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I’m Rooting for Everybody That’s Black

Sue me, I’m rooting for everybody that’s Black” is a part of the chorus in a song entitled “Sue Me” by Wale.

I’ve always loved that line in the song because of the power that lied within it.

Race has always been a topic within the United States and all over the world.

So often we hear, “why does everything have to be about race?”, when this country was ultimately founded on it.

The need to exhibit superiority over any person, yet alone, an entire race is honestly insane.

I will never understand how so much hate can exist within a person to motivate the acts of slavery and segregation the way that it did.

And unfortunately, even in 2023, there are still many, although less, acts of hate, segregation, and even “new” forms of slavery.

We still have many Black Americans becoming the FIRST at something.

We still have rural areas that are stuck in segregation mindsets and are still referenced as “sundown towns”.

We even have politicians who have implemented or tried to implement barriers that prevent Black Americans from voting and progressing in the world.

I’m rooting for everybody that’s Black is impactful, because, in a world where everyone wants to utilize cultural appropriation while also fearing Black Americans yet never wanting us to succeed in certain spaces, it’s important that we root for each other.

There is an unspoken presumption that Black Americans, especially Black Women, exude a remarkable amount of strength.

But with that same assumed strength, we are considered dangerous, guilty, and feared by those who do not look like us.

We are discriminated against in the workplace. We are discriminated against in healthcare. We are discriminated against while shopping. We are discriminated against in the school system.

Everywhere we turn, our race is a factor but when we aim to bring attention to those same things, the question is asked, “why is everything about race?”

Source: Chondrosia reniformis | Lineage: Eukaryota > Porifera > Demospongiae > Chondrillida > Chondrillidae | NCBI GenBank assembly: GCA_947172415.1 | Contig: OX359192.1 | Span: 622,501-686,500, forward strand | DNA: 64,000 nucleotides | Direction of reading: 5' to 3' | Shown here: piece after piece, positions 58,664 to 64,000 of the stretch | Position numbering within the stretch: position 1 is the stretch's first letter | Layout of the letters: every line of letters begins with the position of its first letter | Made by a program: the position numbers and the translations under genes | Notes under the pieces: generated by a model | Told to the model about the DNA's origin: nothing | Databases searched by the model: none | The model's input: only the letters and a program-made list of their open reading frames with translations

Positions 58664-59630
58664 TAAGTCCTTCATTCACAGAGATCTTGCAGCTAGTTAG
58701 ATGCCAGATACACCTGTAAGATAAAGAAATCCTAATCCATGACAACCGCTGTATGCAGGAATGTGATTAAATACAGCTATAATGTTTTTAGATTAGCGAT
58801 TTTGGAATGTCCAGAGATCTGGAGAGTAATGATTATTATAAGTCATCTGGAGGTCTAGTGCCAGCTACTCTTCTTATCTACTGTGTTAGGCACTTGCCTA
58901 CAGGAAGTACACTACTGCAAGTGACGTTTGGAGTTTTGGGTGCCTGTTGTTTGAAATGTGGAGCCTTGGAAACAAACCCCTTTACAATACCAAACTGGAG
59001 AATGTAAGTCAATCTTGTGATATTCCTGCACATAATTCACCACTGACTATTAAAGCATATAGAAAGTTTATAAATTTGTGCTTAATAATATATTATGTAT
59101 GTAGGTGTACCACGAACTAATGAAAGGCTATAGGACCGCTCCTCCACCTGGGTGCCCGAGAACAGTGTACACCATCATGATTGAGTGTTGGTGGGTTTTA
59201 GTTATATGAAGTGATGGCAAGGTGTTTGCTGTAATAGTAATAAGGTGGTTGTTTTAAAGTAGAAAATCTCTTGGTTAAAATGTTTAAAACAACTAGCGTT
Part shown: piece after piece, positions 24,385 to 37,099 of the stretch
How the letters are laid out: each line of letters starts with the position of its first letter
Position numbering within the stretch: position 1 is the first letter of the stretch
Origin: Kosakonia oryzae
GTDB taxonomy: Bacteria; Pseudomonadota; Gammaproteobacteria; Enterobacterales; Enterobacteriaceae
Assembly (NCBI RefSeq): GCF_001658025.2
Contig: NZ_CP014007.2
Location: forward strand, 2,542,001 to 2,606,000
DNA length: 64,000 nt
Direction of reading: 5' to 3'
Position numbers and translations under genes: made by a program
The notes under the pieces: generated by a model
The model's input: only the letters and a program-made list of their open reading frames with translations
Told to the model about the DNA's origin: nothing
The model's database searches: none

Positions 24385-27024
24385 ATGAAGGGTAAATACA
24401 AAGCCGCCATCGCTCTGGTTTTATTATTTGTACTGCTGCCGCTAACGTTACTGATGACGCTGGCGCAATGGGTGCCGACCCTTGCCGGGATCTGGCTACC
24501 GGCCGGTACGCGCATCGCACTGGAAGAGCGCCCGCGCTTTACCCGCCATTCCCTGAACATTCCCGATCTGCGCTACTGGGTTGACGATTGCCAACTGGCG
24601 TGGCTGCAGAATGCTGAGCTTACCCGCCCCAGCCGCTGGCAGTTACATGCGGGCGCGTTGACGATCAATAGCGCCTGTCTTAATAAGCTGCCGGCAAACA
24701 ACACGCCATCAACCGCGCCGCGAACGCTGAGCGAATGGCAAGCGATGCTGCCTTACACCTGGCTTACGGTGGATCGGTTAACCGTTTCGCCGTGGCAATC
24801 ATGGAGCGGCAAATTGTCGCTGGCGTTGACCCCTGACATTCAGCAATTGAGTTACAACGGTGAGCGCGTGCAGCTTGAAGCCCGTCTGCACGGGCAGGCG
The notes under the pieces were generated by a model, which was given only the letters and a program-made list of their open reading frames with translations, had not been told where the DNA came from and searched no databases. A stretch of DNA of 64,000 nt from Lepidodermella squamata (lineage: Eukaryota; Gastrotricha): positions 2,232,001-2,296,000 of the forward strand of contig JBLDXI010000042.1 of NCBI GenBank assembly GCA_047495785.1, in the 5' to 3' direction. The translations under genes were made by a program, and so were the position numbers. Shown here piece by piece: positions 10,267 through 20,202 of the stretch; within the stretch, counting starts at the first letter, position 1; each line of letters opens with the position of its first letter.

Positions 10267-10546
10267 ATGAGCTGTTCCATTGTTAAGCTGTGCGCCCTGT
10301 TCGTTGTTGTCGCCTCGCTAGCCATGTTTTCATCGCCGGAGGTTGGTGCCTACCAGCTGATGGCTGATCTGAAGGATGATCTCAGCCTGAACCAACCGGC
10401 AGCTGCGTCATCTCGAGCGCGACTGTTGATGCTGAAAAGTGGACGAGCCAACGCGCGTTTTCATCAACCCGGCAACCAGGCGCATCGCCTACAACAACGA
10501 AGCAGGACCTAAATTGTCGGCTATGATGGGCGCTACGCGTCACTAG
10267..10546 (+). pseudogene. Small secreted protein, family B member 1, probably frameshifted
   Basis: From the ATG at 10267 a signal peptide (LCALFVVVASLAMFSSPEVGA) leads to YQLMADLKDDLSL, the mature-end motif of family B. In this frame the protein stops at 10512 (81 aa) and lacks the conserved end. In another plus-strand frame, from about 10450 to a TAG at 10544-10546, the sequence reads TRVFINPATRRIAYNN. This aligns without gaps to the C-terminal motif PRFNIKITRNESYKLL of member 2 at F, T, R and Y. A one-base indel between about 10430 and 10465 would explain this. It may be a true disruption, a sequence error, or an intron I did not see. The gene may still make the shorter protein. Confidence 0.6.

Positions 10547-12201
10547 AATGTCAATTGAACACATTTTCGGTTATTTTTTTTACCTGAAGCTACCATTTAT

The answer is simple, everything is about race because this country has made that way.

So, when you see a person, specifically a BLACK person, excited about Black Love, Black Hair, Black Girl Magic, Black Excellence, and so on, it is because in those spaces, WE ARE ROOTING FOR EVERYBODY THAT’S BLACK.

And, although many may not understand what that’s like or why it’s done, it’s still very important that it’s shown.

It’s important that we DO NOT silence ourselves to make anyone who has always played a role of superiority, comfortable.

I will continue to use my platform, my influence, and my impact, to make people uncomfortable.

I will NOT dim my light, I will NOT silence my voice, and I will NOT make myself small so that someone else can feel big.

Sue Me, I’m rooting for everybody that’s Black”, and if you are a person of color, you should be too.

It’s time for us to step-up in the ways Dr. Martin Luther King, Rosa Parks, Malcolm X, Maya Angelou, Al Sharpton, Shirley Chisholm, Jackie Robinson, Zora Neale Hurston, Booker T. Washington, Muhammad Ali, Ruby Bridges, Langston Hughes, Mae Jemison, and John Lewis did.

We owe it to this next generation to continue to close the gap.

As I see it, we’re at a state of moving backwards and not forward because there is a loss of Black voices.

Our history is being fought on and deleted from textbooks and course work.

Racial profiling is still a very large and underserved topic.

What are you doing to help ensure we do not become extinct? How are you using your voice? How are you utilizing your impact? How are you targeting your influence?

There are literally prisons that are being built and forecasted according to third grade test scores. It’s called the School to Prison pipeline.

It’s scary to think that the demise of those in underserved communities are targeted at such an early age.

It’s beyond time for us to use our power for good. Remember, your voice matters.

How will you make an impact while rooting for everybody Black?

Our color has been used as a weapon against us for centuries, it’s time to use our color as a weapon of liberation (quote is paraphrased and edited for context from Stokely Carmichael, 1966).

Until Next Time,

Photo Credits: National Civil Rights Museum, Memphis, TN and "Black Power" Photo by Oladimeji Odunsi on Unsplash


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